Because we could end up working with one of these playwrights in the future. These plays, if they are rewritten, revise, and refined could turn out to be worth something. You need to be encouraging as possible without seeming to offer any possibility of a production. You usually call these plays promising first efforts.'

"That's half of them."

The next 30% pose a different problem. These plays are well written. They read easily. You can clearly picture them in your mind, on a stage in performance. They work as theatre.

"So these are what we're looking for?"

No! Not if you know what you're doing.

"What? You said they work!"

They do. They work because they've worked before. These are the rip-offs. The sequels. You also get a lot of adaptations in this group. These are the plays written by the playwrights who weren't good enough to write the originals. If the big play from two years ago was a bittersweet comedy about family reconciliations, then you will have 75 plays in this group that, underneath all the superficial changes, are bittersweet comedies dealing with family reconciliations. All of the others will be rewritten Albee or Williams. And none of them will say anything new.

"No need to shout."

I'm sorry. It's just that these plays really irritate me.

"I could tell. Why?"

Because they get done. They use up the limited resources that, in a perfect world, would be devoted to the final 20%.

"Do they make money? Hey!"

I'm sorry. I'm not laughing at you. I didn't expect you to start sounding like a producer. A few of them do eventually payback their original investment. Once in a great while, one of them may even turn a profit.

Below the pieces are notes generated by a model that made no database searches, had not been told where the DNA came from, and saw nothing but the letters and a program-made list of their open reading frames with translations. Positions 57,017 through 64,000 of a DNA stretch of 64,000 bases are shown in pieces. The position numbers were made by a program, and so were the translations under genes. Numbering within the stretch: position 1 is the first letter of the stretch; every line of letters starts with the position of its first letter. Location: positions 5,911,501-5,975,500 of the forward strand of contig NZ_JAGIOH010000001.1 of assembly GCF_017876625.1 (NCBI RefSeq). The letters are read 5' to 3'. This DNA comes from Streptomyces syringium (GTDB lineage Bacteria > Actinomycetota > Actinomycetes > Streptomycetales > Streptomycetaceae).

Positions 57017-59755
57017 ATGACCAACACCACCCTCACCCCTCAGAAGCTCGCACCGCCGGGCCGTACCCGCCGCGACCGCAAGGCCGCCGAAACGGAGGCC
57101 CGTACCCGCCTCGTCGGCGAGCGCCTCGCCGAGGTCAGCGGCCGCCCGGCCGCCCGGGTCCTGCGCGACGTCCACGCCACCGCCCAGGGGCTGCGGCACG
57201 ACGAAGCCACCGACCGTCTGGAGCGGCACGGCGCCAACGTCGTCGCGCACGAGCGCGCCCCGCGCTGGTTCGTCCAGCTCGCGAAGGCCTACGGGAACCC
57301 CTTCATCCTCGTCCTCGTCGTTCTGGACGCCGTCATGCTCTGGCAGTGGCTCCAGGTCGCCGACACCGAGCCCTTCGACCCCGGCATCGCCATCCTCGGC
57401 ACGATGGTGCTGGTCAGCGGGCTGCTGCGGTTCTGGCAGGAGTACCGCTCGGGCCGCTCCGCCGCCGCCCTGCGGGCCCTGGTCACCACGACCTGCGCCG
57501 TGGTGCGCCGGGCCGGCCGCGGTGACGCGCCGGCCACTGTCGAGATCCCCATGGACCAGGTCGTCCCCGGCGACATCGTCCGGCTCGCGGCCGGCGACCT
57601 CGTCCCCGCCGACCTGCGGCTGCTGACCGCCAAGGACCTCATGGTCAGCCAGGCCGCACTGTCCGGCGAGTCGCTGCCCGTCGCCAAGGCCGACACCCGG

"So if most of them don't make any money, why do they get done?"

Good question. Probably because, having been done many times before, they are what is called accessible.' The backers feel comfortable investing in a project that reminds them of some other play they liked. And if that play was financially successful, then this one should be too. At least that's the rationale.

"Calm down. What's getting to you?"

Look around. What do you see?

"Your office."

It's a dump.

"Looks fine to me. Maybe a little dusty. . . ."

Do you know why it's a dump?

"No. But I'm sure you're going to tell me."

It's all I can afford after the bankruptcy.

"Do I want to hear this?"

After producing a couple of small, good shows that broke even but not a lot more, I decided to go for the big bucks. I gambled on one of these scripts, knowing full well that it was dreck. I put together a package that couldn't miss. At first I kept telling myself that I believed in the quality of the project, but that was a lie. All I really wanted was a big fat commercial success.